A fine, grim piece of living theater—a year spent with a New York City police precinct located in a shady part of town—from photographer and journalist Schulman (Carmine’s Story, 1997, etc.).
Remarkably, Schulman was given permission to spend a year with the officers of the 23rd Precinct: 96th to 115th Street, Fifth Avenue to the East River. It’s not the worst piece of city property—lots of swank down at the south end, but moving north it gets much rougher. While Schulman paints the backdrop, the police are allowed to speak for themselves. No readers are going to have their socks blown off by any revelations, but it is good to be reminded just how withering a patrolman’s task is: the paperwork (police spend fully half their time doing paperwork, which is more writing than most writers do), the constancy of being on the lookout for someone wanting to nail you with a bottle thrown from a roof, and the overall lack of respect (“fuck you” being a decidedly more common greeting than “good day, officer”). Schulman captures this in fleeting, episodic chapters, a staccato reportage that documents a cynicism (“About year five you stop caring. About year ten you start doing a countdown to your pension”) buffered by idealism (“It’s important for cops to communicate with everyone,” says a veteran). The author is not looking for any answers here (to corruption, bureaucratic snafus, or bad cops), she’s just trying to find a pulse on a body of professionals at a hard time, when the political administration is more interested in the appearances (“The City focuses on ‘broken windows’ quality-of-life violations, which included littering, drinking beer and consuming alcoholic beverages in public”) than the realities of urban peacekeeping.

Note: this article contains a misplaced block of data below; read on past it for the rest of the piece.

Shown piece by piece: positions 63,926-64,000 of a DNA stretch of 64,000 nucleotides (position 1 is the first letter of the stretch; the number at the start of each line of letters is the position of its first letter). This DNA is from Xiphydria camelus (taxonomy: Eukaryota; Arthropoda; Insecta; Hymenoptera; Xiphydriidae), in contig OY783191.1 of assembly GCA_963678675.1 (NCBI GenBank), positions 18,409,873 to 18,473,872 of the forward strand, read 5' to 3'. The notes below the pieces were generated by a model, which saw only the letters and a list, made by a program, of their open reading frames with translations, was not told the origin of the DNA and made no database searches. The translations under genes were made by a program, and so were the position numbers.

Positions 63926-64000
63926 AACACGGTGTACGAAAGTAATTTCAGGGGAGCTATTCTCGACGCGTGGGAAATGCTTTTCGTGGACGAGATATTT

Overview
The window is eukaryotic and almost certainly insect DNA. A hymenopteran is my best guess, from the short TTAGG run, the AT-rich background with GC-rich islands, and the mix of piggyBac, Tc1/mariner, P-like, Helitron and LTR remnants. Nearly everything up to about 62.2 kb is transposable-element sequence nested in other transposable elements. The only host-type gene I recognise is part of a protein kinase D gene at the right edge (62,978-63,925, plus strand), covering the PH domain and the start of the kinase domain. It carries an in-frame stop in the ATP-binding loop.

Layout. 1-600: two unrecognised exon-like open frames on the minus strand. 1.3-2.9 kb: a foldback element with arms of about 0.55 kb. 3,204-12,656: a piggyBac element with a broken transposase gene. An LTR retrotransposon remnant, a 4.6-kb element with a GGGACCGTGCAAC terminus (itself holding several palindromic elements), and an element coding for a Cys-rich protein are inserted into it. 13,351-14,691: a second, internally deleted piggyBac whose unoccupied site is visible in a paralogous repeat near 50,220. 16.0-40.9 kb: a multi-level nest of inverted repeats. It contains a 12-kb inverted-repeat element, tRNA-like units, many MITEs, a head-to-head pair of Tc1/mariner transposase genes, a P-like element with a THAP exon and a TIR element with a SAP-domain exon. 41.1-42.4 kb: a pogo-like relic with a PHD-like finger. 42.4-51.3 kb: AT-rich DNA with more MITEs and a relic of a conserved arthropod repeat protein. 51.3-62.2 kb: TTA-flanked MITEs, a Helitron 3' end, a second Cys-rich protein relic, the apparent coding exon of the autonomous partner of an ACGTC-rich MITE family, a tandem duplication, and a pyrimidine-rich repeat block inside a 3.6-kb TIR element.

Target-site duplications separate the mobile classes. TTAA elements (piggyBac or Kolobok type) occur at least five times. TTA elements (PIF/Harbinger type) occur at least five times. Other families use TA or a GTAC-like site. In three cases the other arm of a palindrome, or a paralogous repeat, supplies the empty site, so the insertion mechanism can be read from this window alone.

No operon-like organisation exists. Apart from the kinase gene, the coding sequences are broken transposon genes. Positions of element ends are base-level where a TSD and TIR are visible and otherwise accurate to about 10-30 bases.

A sharp and biting portrait that—despite real glimpses of dignity and courage—no police department is likely to pick up for recruiting purposes.